Sturgis Motorcycle Rally

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Sturgis Motorcycle Rally
Main Street Sturgis South Dakota Bike Week.jpg
Motorcycles lined up on Main Street during the Sturgis motorcycle rally.
GenreMotorcycle rally
DatesFirst week in August
Location(s)Sturgis, South Dakota, United States
FoundedAugust 14, 1938 (1938-08-14)
Most recentAugust 4-13, 2017
Next eventAugust 3-12, 2018
Attendancehighest: 739,000 (2015)[1]

The Sturgis Motorcycle Rally is an American motorcycle rally held annually in Sturgis, South Dakota, for ten days[2] usually during the first full week of August. In 2015 the city of Sturgis officially expanded the dates to have the rally start on the Friday before the first full week of August and end on the second Sunday. It was begun in 1938 by a group of Indian Motorcycle riders and was originally held for stunts and races. Attendance has historically been around 500,000 people, reaching a high of over 700,000 in 2015. The event generates around $800 million in revenue.[1][3]


The first rally was held by Indian Motorcycle riders on August 14, 1938, by the Jackpine Gypsies motorcycle club.[4] The club still owns and operates the tracks, hillclimb, and field areas where the rally is centered. The first event was called the "Black Hills Classic" and consisted of a single race with nine participants and a small audience. The founder is Clarence "Pappy" Hoel. He purchased an Indian motorcycle franchise in Sturgis in 1936 and formed the Jackpine Gypsies that same year.[4] The Jackpine Gypsies were inducted to the Motorcycle Hall of Fame in 1997.[5] Hoel was inducted into the AMA Hall of Fame the following year, in 1998.[6]

The focus of a motorcycle rally was originally racing and stunts. In 1961, the rally was expanded to include the Hillclimb and Motocross races.[4] This could include half-mile track racing (the first year in Sturgis, there were 19 participants), intentional board wall crashes, ramp jumps and head-on collisions with automobiles.

The Sturgis Rally has been held every year, with exceptions during World War II. For instance, in 1942, the event was not held due to gasoline rationing.[4]


The South Dakota Department of Transportation provides official traffic counts, which sometimes differ from official attendance figures.[7]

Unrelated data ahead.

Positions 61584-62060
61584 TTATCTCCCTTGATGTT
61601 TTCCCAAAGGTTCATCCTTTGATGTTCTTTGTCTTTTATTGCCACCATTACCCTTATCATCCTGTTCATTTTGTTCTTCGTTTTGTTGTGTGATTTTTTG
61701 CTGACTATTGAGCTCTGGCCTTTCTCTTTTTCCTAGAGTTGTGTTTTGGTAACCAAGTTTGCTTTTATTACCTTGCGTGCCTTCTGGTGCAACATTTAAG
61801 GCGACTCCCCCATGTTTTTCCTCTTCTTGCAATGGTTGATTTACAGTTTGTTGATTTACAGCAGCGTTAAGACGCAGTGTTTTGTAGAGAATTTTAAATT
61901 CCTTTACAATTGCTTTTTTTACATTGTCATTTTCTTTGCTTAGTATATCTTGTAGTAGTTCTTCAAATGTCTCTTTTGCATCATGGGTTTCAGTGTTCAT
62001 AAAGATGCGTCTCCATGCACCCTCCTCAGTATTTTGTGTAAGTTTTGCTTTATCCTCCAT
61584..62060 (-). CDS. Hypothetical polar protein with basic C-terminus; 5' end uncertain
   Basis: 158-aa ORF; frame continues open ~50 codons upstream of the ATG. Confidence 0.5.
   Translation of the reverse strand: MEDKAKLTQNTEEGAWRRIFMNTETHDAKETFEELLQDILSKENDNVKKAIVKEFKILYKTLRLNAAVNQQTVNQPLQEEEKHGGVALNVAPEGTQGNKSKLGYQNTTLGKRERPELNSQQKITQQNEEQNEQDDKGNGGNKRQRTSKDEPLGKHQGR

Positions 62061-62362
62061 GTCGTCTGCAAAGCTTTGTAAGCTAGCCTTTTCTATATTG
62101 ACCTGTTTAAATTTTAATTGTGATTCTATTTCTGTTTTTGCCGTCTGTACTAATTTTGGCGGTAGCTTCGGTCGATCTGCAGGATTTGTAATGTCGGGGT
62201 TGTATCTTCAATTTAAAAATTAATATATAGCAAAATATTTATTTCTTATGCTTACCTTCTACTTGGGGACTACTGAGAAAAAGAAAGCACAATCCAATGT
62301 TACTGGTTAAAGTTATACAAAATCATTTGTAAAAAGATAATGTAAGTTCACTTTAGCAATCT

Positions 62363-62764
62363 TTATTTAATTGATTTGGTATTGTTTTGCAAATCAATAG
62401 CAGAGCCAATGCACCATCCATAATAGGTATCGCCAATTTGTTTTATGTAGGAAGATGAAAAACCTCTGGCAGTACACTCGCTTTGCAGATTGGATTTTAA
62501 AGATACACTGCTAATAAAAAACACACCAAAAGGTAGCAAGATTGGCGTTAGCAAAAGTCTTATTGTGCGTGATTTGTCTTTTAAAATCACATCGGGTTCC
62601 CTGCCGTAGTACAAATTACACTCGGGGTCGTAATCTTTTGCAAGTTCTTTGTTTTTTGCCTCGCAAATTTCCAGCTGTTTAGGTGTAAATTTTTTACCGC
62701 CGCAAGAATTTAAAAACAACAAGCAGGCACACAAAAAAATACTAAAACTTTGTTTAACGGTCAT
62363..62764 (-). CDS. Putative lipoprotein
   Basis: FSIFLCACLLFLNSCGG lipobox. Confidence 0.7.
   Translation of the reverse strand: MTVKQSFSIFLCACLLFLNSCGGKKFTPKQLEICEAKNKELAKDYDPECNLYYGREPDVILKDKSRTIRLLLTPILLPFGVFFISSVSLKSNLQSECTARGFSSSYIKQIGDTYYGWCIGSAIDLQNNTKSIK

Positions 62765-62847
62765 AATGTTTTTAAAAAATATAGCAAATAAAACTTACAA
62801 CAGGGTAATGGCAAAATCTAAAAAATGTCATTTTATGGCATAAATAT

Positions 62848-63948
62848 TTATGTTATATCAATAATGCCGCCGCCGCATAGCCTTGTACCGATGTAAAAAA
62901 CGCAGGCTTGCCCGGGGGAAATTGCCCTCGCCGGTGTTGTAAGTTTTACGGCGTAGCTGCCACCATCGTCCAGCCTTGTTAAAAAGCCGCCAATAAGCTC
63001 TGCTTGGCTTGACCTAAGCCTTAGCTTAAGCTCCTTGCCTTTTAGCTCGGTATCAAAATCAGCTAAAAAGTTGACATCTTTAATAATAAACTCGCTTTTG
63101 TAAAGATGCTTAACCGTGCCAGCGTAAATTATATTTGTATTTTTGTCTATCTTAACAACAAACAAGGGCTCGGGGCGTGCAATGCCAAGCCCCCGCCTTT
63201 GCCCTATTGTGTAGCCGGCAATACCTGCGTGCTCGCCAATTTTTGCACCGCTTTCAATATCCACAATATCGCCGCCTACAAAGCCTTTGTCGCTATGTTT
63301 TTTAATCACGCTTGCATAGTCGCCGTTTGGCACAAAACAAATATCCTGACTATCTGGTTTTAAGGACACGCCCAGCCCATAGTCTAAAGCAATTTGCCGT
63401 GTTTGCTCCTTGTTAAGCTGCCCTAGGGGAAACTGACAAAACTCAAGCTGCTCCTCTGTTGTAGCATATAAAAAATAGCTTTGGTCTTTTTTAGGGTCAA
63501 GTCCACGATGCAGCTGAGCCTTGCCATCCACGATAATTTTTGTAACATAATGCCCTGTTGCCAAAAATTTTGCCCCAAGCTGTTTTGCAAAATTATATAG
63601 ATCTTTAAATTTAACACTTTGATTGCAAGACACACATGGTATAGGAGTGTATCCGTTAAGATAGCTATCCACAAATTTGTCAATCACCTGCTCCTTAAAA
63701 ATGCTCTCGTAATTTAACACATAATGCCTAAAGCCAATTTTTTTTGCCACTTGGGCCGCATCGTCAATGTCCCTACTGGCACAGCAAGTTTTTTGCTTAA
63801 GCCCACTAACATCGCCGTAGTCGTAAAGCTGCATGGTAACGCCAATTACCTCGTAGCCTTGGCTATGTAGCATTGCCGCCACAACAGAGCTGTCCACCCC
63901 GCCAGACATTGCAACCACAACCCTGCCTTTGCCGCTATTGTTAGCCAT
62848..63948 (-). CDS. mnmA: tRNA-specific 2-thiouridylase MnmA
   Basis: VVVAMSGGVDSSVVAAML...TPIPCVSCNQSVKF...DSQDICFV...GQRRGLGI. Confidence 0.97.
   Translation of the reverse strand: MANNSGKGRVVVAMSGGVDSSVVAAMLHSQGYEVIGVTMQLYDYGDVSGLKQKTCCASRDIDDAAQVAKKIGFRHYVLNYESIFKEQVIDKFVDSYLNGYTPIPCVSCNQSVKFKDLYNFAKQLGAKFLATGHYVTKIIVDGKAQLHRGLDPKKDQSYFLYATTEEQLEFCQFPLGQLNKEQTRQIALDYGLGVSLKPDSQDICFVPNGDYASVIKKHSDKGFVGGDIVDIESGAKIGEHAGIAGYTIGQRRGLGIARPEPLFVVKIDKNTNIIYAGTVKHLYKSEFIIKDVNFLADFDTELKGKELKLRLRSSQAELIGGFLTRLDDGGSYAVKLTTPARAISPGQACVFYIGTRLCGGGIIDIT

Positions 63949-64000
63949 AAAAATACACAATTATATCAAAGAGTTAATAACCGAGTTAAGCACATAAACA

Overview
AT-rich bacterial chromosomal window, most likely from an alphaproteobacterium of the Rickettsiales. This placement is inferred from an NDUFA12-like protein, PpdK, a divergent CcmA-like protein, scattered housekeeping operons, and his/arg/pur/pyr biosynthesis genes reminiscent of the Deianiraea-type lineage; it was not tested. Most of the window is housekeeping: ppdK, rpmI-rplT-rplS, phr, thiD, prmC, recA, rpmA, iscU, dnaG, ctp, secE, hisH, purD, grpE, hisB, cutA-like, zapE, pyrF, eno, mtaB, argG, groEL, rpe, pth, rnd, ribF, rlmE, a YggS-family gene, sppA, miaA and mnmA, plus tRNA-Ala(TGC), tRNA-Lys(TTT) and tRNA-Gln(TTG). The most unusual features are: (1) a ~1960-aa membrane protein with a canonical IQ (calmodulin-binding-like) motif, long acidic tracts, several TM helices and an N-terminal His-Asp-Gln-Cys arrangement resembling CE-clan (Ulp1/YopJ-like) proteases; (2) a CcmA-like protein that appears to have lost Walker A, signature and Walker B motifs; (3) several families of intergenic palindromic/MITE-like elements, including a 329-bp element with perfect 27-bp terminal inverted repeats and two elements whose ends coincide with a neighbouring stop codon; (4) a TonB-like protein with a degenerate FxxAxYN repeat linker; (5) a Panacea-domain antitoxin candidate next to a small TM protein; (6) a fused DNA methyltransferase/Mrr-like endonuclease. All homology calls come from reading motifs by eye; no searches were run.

Year SDDOT traffic count Official attendance
1990 528,676 400,000
1999 539,475 325,000
2000 604,441 633,000
2001 530,667 410,000
2002 561,752 450,000
2003 605,140 502,000
2004 547,370 514,951
2005 524,656 525,250
2006 449,527 456,968
2007 461,507 507,234
2008 405,475 414,917
2009 394,009 442,163
2010 459,968 466,769
2011 415,367 416,727
2015 c. 1,000,000[8] 739,000[1]
2016 c.360,000[9] 448,000[10] – 463,412[11]
2017 376,033[9][12] 480,000[10]

Rally impact on community[edit]

For many years the city has been in a licensing agreement with a community non-profit, Sturgis Motorcycle Rally, Inc., and its predecessor-in-interest, the Sturgis Area Chamber of Commerce, that generates millions of dollars in royalties and sponsorship dollars.[13] In 2012 the City Council reaffirmed this relationship through a unanimous proclamation.

The City of Sturgis has calculated that the Rally brings over $800 million to South Dakota annually.[13] The City of Sturgis earned almost $270,000 in 2011 from selling event guides and sponsorships. The rally makes up 95% of the city's annual revenue.[14]

There were 405 individuals jailed at the 2004 rally, and approximately $250,000 worth of motorcycles stolen annually.[15] Rally-goers are a mix of white-collar and blue-collar workers and are generally welcomed as an important source of income for Sturgis and surrounding areas.[16] The rally turns local roads into "parking lots",[16] and draws local law enforcement away from routine patrols.[17] Furthermore, the large numbers of people visiting the town and region served as a model for the state of Oregon in preparation for the solar eclipse of August 21, 2017, given the expected impact on emergency services.[18]

The Lakota Indian tribe in coalition with other tribes has protested the large amount of alcohol distributed at the event so close to the sacred Bear Butte, but also acknowledged that income from the event was important to the region and also benefits some members of the tribes.[19]

There has been a number of mysterious, unsolved deaths at the Rally.[20]

Transportation to Sturgis[edit]

Many attendees of the Sturgis Rally have families, bring their children and drive campers towing motorcycle trailers to the rally, and ride their motorcycles just the last few miles. The director of the rally estimated in 2005 that less than half the attendees actually rode there.[21] Shipping companies transport thousands of motorcycles to Sturgis for attendees who arrive via airline.[21]

Black Hills Run[edit]

The Black Hills Run is a route favored by motorcycle riders, across the Black Hills from Deadwood to Custer State Park, South Dakota. It reached the height of its popularity between 1939 and 1941. The popularity of the Sturgis Motorcycle Rally attracted additional attention to the route in recent years. The pine forested mountains of the Black Hills make for a unique scenic motorcycle ride.[22]